They send photos of themselves dressed in antebellum gowns, in bikinis, with husbands and children, in red leather pants, even naked.
They're Scarlett wannabes, women from all over the world who want to play Scarlett O'Hara in the upcoming TV miniseries based on Alexandra Ripley's best-selling sequel to "Gone With the Wind."
When producer Robert Halmi announced he would search the world for an unknown actress to play the Southern heroine in his eight-hour, $39 million adaptation, scheduled to air in fall 1993, he prompted hundreds of would-be Scarletts to start practicing their drawls and dusting off their hoop skirts.
In the eyes of Lynn Kressel, the casting director sorting through it all, just about every young woman in the world wants to play Scarlett O'Hara.
Everyone, of course, except Barbara Grizzard of Alpharetta, Ga. She wrote to the producer saying she didn't want to be Scarlett. She wants to be Scarlett's stand-in.
"Vivien Leigh's shoes are gonna be really tough to fill," says Ms. Grizzard, who works as a look-alike model of the "Gone With the Wind" star. "I don't see how any actress in her right mind would try to do that."
"Anyone would want to play it," counters Marsha Heather Long )) of New York, a classical organist with a Ph.D. from Juilliard who won a Scarlett-search contest sponsored by the Globe tabloid.
"You have to believe," says Sheila O'Connor Dixon, a TV news anchor at WPBF in Palm Beach, Fla. "They have to choose somebody." Like many applicants, Ms. Dixon says seeing the original "Gone With the Wind" changed her life. "She's in me," she says of Scarlett.
Since his November announcement that he would mount his own version of David O. Selznick's famous Scarlett search, Mr. Halmi has been besieged by hundreds of would-be Scarletts. They've sneaked past security at his midtown New York office to beg for an interview, written letters, sent gifts and photos.
Born for the role
Nearly all the applicants say they were born to play Margaret Mitchell's famous fictional creation.
"I am the Katie Scarlett O'Hara you have been looking for . . . " was how Susan Grimes of Jonesboro, Ga., began her letter. The winner of a 1989 Scarlett look-alike contest sponsored by superstation TBS in Atlanta also sent photos emphasizing her startling resemblance to Ms. Leigh.
"My real job is very serious," says Ms. Grimes, 27, a neurosurgical intensive care nurse. "So this would be a real flip of the coin for me."
But looking like Ms. Leigh, who played Scarlett in the MGM movie version of "Gone With the Wind," may not be a help to the women who would be Scarlett -- and might even be a hindrance.
"Do we play into the expectation that everyone has of getting someone who looks like Vivien Leigh?" asks Ms. Kressel, who hasn't decided yet. "Or do you go for somebody fresh . . . red- haired or blond-haired or more typically Irish and do a whole different thing?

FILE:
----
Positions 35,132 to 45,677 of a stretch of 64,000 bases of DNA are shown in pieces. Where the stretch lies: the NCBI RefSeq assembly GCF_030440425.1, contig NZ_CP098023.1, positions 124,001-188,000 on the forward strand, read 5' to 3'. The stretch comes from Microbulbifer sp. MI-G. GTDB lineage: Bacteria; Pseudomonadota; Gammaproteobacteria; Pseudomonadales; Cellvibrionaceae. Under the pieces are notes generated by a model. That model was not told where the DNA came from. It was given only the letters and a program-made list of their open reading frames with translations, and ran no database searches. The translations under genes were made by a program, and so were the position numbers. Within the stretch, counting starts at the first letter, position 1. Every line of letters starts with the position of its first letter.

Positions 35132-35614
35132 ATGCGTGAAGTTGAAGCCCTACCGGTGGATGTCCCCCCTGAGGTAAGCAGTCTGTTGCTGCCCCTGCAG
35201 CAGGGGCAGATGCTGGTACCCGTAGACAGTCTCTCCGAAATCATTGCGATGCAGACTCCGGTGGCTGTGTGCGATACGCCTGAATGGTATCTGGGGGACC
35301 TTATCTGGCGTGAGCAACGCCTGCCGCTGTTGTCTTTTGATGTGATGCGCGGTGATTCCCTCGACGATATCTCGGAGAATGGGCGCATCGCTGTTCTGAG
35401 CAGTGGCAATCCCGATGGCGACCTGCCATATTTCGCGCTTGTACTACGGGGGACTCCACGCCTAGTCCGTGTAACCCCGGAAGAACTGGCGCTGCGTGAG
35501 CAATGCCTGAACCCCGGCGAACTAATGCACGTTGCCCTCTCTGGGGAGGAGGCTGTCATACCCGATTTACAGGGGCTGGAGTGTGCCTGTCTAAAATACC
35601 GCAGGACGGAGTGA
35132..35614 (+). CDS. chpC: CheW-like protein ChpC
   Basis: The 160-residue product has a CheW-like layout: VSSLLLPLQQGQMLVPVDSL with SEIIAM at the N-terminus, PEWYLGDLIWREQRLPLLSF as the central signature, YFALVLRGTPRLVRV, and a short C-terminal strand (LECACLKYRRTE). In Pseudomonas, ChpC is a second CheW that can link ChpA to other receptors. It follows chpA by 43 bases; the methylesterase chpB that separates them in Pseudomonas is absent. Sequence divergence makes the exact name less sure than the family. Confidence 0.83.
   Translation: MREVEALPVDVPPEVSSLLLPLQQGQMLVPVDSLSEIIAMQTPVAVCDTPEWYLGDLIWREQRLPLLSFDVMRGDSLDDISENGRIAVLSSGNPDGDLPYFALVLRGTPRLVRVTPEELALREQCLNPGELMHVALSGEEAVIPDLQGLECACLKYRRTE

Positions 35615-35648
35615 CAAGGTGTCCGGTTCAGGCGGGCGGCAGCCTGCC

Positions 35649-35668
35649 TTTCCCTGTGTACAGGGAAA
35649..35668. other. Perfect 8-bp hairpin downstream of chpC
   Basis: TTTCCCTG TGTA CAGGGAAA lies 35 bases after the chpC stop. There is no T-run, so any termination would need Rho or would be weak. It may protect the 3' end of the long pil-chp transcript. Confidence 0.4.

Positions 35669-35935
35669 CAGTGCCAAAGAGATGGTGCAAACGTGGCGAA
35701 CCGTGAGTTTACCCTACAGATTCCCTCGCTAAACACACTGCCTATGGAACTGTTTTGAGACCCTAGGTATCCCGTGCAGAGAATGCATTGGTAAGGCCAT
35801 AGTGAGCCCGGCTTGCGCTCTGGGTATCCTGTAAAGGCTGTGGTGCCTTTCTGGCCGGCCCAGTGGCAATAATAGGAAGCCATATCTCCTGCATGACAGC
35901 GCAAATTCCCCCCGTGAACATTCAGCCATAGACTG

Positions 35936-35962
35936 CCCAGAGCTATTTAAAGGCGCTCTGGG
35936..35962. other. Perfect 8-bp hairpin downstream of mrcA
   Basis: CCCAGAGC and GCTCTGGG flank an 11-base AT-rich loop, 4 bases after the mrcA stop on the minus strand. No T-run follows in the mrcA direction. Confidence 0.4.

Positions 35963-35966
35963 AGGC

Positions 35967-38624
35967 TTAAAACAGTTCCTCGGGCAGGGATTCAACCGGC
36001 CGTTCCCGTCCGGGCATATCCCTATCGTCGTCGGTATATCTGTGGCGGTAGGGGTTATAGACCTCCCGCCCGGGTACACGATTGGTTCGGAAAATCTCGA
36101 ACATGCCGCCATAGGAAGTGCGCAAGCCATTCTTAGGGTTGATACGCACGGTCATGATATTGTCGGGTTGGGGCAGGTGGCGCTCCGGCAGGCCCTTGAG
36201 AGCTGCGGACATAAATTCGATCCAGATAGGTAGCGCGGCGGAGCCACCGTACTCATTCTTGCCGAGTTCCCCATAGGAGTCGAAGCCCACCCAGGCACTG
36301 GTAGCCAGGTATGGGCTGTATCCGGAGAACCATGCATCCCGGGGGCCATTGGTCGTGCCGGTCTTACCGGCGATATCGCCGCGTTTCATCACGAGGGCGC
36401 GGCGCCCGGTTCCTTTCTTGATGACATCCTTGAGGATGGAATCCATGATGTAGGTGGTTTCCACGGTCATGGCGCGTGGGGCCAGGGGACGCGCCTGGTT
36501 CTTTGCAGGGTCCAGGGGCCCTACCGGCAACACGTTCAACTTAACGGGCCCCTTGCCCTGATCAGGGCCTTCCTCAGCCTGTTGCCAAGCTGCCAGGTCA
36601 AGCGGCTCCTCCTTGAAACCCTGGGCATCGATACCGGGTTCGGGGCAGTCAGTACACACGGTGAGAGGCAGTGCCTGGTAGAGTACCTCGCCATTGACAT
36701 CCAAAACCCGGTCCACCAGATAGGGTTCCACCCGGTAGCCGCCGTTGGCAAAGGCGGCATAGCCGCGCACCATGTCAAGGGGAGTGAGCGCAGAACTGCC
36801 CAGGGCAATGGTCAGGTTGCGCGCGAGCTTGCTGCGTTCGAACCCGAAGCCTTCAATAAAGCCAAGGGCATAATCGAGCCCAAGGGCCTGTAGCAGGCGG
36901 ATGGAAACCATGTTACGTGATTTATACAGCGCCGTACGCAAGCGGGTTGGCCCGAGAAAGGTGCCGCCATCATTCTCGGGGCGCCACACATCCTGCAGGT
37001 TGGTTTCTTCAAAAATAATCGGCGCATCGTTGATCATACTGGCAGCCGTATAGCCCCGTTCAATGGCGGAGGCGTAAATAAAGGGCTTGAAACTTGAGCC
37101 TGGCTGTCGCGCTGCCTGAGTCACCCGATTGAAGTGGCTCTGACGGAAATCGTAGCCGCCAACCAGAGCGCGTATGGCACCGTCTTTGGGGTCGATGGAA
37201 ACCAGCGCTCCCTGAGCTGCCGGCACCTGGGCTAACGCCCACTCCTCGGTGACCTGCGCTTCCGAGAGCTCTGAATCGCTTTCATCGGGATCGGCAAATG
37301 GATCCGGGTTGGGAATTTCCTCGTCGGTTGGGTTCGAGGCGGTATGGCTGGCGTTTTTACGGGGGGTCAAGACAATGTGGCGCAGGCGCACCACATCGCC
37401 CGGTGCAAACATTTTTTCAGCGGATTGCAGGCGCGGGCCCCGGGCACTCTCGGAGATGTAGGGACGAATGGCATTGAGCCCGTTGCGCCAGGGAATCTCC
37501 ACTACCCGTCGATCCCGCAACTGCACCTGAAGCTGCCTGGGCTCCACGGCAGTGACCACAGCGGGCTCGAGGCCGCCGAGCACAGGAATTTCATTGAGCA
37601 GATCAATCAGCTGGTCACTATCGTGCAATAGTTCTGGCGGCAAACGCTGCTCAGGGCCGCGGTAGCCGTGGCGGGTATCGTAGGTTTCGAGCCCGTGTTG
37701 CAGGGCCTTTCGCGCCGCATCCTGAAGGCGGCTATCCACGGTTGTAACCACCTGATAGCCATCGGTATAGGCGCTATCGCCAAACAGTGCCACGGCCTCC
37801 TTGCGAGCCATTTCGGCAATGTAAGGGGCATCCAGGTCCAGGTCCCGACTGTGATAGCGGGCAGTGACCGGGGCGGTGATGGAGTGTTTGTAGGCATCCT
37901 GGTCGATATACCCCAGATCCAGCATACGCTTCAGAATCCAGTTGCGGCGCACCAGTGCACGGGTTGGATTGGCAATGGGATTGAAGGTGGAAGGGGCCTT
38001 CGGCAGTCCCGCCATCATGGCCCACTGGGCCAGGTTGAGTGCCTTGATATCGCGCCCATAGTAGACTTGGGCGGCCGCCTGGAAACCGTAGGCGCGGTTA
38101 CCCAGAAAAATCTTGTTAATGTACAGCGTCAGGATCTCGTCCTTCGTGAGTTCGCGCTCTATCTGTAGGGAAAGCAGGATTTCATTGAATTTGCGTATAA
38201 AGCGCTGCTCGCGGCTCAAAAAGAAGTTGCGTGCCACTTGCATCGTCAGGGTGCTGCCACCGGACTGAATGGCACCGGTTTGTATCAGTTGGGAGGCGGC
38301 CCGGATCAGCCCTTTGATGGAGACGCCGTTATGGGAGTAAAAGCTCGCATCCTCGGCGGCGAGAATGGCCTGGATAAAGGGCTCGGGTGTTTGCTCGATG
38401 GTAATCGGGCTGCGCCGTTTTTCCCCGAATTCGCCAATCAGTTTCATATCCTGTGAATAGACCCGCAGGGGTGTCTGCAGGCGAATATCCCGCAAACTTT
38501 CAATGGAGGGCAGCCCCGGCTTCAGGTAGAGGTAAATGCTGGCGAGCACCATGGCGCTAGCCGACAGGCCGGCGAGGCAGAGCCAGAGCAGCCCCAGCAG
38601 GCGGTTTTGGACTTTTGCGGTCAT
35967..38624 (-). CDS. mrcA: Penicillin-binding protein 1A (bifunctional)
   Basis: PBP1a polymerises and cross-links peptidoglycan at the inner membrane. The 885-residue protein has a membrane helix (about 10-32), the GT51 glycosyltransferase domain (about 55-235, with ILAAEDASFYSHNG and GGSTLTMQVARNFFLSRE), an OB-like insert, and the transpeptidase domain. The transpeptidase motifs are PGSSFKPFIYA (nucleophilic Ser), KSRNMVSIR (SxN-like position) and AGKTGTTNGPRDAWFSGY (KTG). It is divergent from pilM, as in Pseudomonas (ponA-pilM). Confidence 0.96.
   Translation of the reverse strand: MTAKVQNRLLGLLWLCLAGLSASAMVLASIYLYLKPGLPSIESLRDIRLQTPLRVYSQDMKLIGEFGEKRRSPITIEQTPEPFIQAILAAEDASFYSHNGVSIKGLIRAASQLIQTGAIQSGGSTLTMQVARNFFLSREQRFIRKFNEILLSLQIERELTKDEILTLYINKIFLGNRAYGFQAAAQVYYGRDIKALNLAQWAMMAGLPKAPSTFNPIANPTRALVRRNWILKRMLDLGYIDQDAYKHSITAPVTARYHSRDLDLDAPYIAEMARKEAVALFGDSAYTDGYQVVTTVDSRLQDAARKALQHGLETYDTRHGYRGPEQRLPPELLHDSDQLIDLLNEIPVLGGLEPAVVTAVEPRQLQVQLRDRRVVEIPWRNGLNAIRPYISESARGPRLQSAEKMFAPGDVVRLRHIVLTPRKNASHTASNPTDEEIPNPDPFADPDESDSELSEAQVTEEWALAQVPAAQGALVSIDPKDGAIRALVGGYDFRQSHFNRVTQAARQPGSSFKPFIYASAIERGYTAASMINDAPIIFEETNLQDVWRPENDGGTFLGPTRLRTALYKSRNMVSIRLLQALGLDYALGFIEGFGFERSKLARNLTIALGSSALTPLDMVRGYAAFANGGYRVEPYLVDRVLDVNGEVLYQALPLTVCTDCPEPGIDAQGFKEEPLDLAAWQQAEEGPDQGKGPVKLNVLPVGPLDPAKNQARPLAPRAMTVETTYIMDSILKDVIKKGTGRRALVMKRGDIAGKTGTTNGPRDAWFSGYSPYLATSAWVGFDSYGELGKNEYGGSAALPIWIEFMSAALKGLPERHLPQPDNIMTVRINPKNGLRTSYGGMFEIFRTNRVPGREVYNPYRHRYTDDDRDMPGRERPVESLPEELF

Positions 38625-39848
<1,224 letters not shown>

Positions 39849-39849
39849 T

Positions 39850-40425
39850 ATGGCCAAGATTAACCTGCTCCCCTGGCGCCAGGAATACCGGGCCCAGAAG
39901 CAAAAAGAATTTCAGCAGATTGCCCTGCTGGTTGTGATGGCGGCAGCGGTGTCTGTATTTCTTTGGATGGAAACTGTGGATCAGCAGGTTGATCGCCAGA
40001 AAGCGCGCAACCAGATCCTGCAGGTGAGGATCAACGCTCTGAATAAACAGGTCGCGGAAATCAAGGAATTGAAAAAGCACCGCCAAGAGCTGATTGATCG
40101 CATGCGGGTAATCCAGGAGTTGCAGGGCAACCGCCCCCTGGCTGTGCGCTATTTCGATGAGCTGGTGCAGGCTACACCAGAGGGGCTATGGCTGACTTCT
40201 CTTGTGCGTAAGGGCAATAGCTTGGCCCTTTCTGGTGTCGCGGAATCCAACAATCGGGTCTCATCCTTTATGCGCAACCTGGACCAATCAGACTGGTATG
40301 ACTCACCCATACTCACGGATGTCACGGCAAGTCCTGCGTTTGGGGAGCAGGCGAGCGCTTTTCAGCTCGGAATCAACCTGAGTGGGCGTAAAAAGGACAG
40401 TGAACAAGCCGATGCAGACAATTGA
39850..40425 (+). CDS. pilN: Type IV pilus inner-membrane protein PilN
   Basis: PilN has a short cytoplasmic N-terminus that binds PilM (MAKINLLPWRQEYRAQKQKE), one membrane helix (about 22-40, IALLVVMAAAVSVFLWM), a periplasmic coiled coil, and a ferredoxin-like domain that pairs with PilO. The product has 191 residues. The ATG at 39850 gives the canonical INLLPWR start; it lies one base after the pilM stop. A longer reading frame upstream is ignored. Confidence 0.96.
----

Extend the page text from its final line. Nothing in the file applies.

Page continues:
"There are advantages to each one. One satisfies the expectation of the audience, and the other one, you don't have to live up to it."
The hundreds of applications fill four large cartons, each about the size of a window air conditioner, in Ms. Kressel's New York office. She'll be helping Mr. Halmi sort through them, but it's Mr. ,, Halmi who will make the final decision on who will be his Scarlett (with approval by CBS, which will air "Scarlett"). He thinks the choice will be made in late summer or early fall.
Martha Dean Head of Jefferson, Ga., didn't apply, but she sent in a recommendation for her granddaughter, Mary Edenfield of Jasper, Ga. "I just visualized her as Scarlett while I was reading the book," she says.
Ms. Edenfield, a 34-year-old mother of three who has no acting experience, said her reaction when her grandmother told her what she wanted to do was "Whoa!"
Some of the wannabes are slightly pathetic. One wrote she wants to play "Scarlotte." Under "special skills," another listed "driver's license."
Resumes from overseas
Others are a little higher up on the chain of possibles. Rebecca Pidgeon, the wife of playwright David Mamet, has applied through her agent, and several resumes from England and Ireland listing strong theatrical credits have come in. (Letters also have arrived from Italy and Germany.)
"You have to look at them because you never do know," Ms. Kressel says of the over-the-transom applications. "But my hunch is this is basically a lot of busy work."
She points out that in the sequel, Scarlett is in her late 20s and early 30s, and it's much more unusual for a top-notch actress to remain undiscovered that late.
She also notes that although Ms. Leigh was not known in the United States when Mr. Selznick cast her, she had a solid body of British film work, including "A Yank at Oxford" and "Fire Over England."